After verses 3&4 Purusasukta changes its focus from the qualities of Purusa to focus on the sacrifice of Purusa. It does so in the following
First the basic info stuff… My name is Ragnar. It is a Swedish name but I live in Canada. I am married and we have a son. I studied at University of Toronto, University of New Brunswick and Acadia University.
I grew up in an upper middle-class professional family. Originally from Sweden, we immigrated to Canada when I was young, and grew up while living abroad in several countries – Algeria, Germany and Cameroon, and finally returning to Canada for university. My mother had been born in India and grew up there. She speaks Hindi quite fluently. As I grew up, at times she would tell me about the various Hindu gods and goddesses and show me pictures of them that she had collected in a book. So as I grew up in the West, and then also in a Muslim country, I was also exposed through my family to Hinduism. Through it all, like everyone else I wanted (and still want) to experience a full life – one that is characterized by contentment, a sense of peace, and of meaning and purpose – along with a connectedness to other people.
Living in these diverse societies – of various religions as well as very secular ones – and being an avid reader, I was exposed to different views as to what is ultimately ‘true’ and what it takes to get a full life. What I observed was that though I (and most in the West) had unprecedented wealth, technology and opportunity to achieve these goals, the paradox was that ‘the full life’ seemed so elusive. I noticed that relationships are more disposable and temporary than that of previous generations. Terms like ‘rat race’ was used to describe how we lived. I heard that if we can get just ‘a little bit more’ then we would arrive. But how much more? And more of what? Money? Scientific knowledge? Technology? Pleasure?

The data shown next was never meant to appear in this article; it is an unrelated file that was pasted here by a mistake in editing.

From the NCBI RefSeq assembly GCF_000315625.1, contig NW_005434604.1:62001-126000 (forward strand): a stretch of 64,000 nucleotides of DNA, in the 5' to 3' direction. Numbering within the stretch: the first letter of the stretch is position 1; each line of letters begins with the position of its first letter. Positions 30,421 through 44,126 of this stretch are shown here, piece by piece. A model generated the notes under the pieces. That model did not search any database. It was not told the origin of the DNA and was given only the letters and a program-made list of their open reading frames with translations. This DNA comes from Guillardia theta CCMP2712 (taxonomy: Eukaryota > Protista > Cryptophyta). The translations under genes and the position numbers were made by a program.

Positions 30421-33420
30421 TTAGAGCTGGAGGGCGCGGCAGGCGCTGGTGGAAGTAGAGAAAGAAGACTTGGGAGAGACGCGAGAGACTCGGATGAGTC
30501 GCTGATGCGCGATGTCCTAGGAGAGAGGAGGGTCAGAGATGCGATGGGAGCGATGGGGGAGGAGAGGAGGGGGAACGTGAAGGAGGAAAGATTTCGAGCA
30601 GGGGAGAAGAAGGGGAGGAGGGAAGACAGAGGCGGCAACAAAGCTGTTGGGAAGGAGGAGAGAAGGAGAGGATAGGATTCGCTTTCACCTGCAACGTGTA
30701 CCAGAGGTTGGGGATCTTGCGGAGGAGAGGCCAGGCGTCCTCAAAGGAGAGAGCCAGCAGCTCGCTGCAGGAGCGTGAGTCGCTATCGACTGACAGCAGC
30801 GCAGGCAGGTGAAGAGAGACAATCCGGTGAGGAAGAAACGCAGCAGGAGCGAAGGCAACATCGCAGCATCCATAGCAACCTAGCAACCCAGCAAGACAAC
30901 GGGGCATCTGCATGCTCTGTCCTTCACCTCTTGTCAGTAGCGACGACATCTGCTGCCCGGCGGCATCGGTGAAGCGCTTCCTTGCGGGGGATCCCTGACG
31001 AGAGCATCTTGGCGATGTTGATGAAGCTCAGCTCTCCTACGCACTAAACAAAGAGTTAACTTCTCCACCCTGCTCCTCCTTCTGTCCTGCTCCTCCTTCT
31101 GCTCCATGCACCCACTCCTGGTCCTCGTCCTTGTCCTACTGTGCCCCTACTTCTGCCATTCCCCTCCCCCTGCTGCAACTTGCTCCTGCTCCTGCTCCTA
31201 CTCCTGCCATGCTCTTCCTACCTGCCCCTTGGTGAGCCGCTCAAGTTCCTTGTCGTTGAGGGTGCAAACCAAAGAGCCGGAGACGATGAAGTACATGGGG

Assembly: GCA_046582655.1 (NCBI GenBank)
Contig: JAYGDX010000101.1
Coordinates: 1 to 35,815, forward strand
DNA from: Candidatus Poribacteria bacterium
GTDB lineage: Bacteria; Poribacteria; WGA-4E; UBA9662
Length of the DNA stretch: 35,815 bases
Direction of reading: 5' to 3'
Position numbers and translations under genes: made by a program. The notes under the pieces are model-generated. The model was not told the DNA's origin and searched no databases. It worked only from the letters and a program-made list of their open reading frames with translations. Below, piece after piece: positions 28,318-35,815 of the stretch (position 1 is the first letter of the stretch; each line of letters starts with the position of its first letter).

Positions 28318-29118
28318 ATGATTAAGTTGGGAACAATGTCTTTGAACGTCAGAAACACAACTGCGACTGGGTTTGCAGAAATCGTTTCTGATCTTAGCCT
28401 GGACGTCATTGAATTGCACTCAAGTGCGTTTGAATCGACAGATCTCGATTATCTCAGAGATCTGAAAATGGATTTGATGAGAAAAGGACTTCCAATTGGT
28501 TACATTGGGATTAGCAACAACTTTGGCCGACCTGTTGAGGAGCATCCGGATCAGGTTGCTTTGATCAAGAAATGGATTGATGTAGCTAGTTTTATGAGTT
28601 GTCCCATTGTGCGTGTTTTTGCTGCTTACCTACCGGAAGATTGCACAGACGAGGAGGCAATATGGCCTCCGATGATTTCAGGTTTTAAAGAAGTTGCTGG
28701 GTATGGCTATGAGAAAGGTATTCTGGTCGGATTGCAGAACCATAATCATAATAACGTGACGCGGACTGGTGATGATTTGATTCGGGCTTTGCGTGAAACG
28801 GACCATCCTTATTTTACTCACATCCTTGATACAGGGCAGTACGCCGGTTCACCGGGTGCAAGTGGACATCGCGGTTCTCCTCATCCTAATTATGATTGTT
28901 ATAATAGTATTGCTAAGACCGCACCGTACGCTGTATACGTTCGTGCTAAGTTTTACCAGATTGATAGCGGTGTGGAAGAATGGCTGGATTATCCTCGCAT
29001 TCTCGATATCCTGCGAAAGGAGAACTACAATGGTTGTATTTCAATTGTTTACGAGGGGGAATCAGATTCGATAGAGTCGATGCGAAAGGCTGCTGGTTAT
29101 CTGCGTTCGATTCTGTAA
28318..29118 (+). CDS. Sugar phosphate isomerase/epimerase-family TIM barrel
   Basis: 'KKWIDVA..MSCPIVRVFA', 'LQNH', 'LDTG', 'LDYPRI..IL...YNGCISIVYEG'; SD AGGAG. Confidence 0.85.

As a young person I felt an angst probably best described as a vague restlessness. Since my father was an expatriate consultant in Africa, I hung out with other wealthy, privileged and educated western young people. But life there was quite simple with very little to amuse us. So my friends and I dreamed of when we could return to our home countries and enjoy TV, good food, opportunities, and the ease of western living – and then we would be ‘satisfied’. But when I would visit Canada or Europe, after the first bit of happiness the restlessness would return. But worse, I also noticed it in the people who lived there all the time. Whatever they had (and they had a lot by any standard) there was always need for more. I thought I would find ‘it’ when I had a popular girlfriend. And for a while this seemed to fill something within me, but after a few months restlessness would return. I thought when I got out of high school then I would ‘arrive’… then it was when I could get a driver’s license and gain mobility – then my search would be over. Now that I am older I hear people speaking of retirement as the ticket to satisfaction. Is that it? Do we spend our whole lives chasing one thing after the other, thinking the next thing around the corner will give it to us, and then … our lives are over? It seems so futile!
The Wisdom of Solomon
During these years, because of this restlessness that I saw in and around me, the writings of Solomon made a deep impact on me. Solomon, a king of ancient Israel famous for his wisdom, wrote several books in the Old Testament of the Bible (Veda Pusthakam) around 950 BC. In the book Ecclesiastes, he described this same inescapable restlessness that I was experiencing. He wrote: